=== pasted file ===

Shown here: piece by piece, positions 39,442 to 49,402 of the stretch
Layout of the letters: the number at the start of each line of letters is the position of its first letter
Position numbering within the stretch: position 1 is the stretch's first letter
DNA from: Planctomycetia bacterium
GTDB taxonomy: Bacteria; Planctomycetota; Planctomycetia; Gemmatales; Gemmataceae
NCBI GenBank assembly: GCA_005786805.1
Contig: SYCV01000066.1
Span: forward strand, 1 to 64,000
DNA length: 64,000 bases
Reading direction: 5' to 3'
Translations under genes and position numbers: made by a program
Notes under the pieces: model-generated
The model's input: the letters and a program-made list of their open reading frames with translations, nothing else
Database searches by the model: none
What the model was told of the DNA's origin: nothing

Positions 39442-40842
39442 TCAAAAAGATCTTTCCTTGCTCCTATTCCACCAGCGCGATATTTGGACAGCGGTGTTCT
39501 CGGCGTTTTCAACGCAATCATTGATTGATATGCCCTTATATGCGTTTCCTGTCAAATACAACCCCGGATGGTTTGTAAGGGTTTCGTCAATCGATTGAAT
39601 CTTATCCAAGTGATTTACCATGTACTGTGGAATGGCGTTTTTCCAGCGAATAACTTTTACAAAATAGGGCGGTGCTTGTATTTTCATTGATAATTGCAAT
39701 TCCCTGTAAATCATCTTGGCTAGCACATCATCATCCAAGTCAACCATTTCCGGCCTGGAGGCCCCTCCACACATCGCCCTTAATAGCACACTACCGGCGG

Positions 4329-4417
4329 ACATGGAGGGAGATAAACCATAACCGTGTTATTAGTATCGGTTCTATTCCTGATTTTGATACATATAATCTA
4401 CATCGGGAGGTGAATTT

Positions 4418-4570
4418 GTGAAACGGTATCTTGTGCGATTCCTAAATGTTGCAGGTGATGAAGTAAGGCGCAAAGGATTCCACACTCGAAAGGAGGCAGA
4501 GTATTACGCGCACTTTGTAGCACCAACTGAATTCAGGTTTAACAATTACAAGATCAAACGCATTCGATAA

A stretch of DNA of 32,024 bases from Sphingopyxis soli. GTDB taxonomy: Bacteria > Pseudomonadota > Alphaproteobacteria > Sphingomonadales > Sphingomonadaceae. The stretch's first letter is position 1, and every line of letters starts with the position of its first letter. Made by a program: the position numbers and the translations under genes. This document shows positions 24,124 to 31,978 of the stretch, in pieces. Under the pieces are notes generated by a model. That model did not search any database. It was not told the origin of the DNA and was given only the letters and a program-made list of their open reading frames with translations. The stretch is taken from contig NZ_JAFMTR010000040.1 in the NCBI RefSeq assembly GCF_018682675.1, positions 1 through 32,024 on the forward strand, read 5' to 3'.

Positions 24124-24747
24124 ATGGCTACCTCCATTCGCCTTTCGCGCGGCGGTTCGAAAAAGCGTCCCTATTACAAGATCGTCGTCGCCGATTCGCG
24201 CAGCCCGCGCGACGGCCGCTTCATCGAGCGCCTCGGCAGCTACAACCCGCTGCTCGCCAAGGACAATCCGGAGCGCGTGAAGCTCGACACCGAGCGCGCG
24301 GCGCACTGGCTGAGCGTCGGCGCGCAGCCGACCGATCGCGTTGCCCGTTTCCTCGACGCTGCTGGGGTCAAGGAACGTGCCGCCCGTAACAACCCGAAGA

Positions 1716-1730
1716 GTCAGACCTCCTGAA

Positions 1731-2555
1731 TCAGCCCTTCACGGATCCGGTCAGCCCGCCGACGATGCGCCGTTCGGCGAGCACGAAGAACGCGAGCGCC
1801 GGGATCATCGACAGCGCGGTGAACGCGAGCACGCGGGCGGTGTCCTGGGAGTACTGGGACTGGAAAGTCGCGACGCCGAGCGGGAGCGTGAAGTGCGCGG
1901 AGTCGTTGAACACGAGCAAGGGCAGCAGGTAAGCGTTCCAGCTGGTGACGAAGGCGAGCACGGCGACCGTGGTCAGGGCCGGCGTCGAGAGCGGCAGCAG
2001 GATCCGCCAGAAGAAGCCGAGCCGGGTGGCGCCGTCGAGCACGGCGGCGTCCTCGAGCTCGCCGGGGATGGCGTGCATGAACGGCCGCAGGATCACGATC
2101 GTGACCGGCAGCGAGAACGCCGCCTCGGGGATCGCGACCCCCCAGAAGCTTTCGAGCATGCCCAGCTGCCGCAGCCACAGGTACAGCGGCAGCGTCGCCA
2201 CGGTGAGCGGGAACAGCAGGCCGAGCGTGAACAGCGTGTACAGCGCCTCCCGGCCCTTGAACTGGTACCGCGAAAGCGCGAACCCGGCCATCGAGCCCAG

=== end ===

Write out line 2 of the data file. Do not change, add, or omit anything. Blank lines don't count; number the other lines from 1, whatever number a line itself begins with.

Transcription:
Layout of the letters: the number at the start of each line of letters is the position of its first letter